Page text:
[x_section style=”margin: 0px 0px 0px 0px; padding: 45px 0px 45px 0px; “][x_row inner_container=”true” marginless_columns=”false” bg_color=”” style=”margin: -20px auto 0px auto; padding: 0px 0px 0px 0px; “][x_column bg_color=”” type=”1/1″ style=”padding: 0px 0px 0px 0px; “][x_text]We often get questions in comments, email, and messages that a lot of you are asking time and time again. I want to help answer those and have put together this frequently asked questions page for you. If there are any others you’d like to see answered, please comment below.[/x_text][/x_column][/x_row][/x_section][x_section class=”left-text ” style=”margin: 0px 0px 0px 0px; padding: 0px 0px 0px 0px; “][x_row inner_container=”true” marginless_columns=”false” bg_color=”” style=”margin: 0px auto 0px auto; padding: 0px 0px 0px 0px; “][x_column bg_color=”” type=”1/1″ style=”padding: 0px 0px 0px 0px; “][x_accordion][x_accordion_item title=”How do you make a Steel Wool & Vinegar Stain?” open=”false”]Put a handful of #000 or #0000 steel wool in a jar and then add white vinegar. You’ll want about one-part vinegar to two-parts steel wool. Let the vinegar dissolve the steel wool for at least a couple of days. With the vinegar solution you definitely want to leave the lid off, as it releases a gas that you’ll want to let escape from the jar. The mixture will get darker the longer you let it sit. Oxidation will occur and the mixture reacts with the tannins in the wood to give it variations in color. It changes Fir wood to dark blues, greys, browns, and black. Pine, however will not darken much at all.
You can always dilute your mixture if it is too strong. Simply pour a little of the strong mixture in a new cup and add white vinegar.
Here’s an in-depth video explaining the whole process for you.
[/x_accordion_item][x_accordion_item title=”How do you cut a Barrel in half?” open=”false”]Prior to cutting, drill holes in the bands near where each cut will be made, and then drill another one in the middle. Then put 1 inch wood screws into those holes/into the barrel staves. Then, use a sawzall to cut through the bands down the middle of the barrel. Because you fastened the bands you’ll able to keep everything in place. For the end-caps of your half barrel, you can buy thin 1/2 inch metal band and tack it on each end to keep the half circle end-cap from moving.[/x_accordion_item][x_accordion_item title=”Where can I buy/find whiskey barrels?” open=”false”]A few good places to check for whiskey barrels are locally on Craigslist, breweries or distilleries, and then at local farm/ranch supply stores. I know that for the midwest, Mernards often carries full size whiskey barrels that you’ll just have to then cut in half (see question above about cutting a barrel in half). In Montana I was able to come by some used barrels on Craigslist as well as the option to buy new at a farm/ranch (Murdochs) supply store.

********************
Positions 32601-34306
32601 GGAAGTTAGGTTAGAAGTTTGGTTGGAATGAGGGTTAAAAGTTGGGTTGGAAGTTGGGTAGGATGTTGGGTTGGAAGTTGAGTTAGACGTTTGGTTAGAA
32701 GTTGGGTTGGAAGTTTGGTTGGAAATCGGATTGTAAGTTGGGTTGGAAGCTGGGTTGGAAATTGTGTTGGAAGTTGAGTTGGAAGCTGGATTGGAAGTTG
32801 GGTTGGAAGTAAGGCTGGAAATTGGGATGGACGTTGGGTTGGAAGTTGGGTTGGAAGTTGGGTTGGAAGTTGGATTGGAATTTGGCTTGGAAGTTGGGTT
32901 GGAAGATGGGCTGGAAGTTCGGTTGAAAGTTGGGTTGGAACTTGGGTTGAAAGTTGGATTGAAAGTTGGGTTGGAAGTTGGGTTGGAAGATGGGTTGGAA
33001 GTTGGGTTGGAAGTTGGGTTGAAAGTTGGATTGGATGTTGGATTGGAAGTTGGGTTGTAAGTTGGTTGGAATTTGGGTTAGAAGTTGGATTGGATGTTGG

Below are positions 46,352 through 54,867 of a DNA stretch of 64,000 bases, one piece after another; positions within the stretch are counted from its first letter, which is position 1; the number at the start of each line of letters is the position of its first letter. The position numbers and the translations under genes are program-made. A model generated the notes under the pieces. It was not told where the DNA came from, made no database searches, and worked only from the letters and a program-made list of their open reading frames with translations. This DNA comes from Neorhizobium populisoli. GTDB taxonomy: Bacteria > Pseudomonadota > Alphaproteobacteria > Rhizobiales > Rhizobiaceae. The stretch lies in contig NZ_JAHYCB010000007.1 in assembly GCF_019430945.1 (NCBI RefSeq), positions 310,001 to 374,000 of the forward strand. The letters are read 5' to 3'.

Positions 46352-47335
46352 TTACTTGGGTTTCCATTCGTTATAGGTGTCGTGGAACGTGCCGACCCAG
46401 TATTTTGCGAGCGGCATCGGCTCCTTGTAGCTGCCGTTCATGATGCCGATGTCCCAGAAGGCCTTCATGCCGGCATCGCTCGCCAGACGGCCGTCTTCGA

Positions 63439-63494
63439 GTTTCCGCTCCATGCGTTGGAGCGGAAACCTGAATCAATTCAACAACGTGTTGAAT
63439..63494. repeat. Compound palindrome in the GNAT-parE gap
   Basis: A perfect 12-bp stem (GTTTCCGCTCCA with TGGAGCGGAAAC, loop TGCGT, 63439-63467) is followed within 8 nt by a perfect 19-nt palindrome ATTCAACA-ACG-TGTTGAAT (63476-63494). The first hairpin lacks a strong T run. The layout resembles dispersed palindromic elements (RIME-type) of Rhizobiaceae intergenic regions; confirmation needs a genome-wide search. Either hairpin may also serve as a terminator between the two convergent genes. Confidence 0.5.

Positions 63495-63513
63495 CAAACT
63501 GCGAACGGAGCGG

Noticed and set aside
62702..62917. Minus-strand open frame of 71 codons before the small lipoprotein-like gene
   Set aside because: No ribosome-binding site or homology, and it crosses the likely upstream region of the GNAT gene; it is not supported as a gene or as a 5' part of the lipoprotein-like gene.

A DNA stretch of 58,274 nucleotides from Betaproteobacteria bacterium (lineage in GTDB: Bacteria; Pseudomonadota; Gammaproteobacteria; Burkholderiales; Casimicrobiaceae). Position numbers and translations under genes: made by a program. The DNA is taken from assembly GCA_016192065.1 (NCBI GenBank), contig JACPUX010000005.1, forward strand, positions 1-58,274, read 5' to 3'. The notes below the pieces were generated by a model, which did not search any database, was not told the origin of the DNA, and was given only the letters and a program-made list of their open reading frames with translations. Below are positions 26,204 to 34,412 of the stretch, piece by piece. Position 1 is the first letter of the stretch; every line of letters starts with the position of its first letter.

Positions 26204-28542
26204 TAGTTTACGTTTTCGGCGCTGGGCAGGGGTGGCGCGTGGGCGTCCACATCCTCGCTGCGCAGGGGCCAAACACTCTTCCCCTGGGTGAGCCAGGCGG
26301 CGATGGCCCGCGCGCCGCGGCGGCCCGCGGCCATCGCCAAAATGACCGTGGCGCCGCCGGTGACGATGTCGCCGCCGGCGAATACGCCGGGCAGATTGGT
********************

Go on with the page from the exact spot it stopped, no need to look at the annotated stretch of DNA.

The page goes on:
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The torque screws that I use are Big Timber Torx made right here in Montana. [/x_accordion_item][x_accordion_item title=”Does the Farmhouse Table warp/twist?” open=”false”]I live in Montana where humidity is not an issue at all. My farmhouse dining table never has had any issues in warping, bending, or twisting. If you’re living in Florida, Georgia, or somewhere else with high humidity, know that it is definitely more likely to have movement. There are a few key factors to consider when building to make sure it won’t be an issue for you either!
1) Make sure you purchase dried out wood, either kiln or air dried. Do not construct the table until you are sure the wood is completely dry.
2) Use glue sparingly on your joints to allow the wood to expand and contract. As I make more and more woodworking projects, I’m finding just how amazing the power of a solid wood glue like Gorilla Wood Glue is. For a project like the Farmhouse Table, though, you’ll want to use glue carefully. You want the wood to be able to naturally move with the seasons. Use glue sparingly!
3) Recognize that if you’re living in a very humid area, it could be a possibility that the wood could shift so do everything in your power to avoid it becoming an issue.
4) The Kreg Jig is a great joinery system that is perfect for the average DIYer. Other types of more advanced joinery like mortise and tenons will reduce the chances of movement even more, yet pocket hole joinery with a Kreg Jig works great!
Here is a good reference from Fine Woodworking magazine (click the highlighted text) about other, more advanced options for securing tabletops and breadboard ends.[/x_accordion_item][/x_accordion][/x_column][/x_row][/x_section]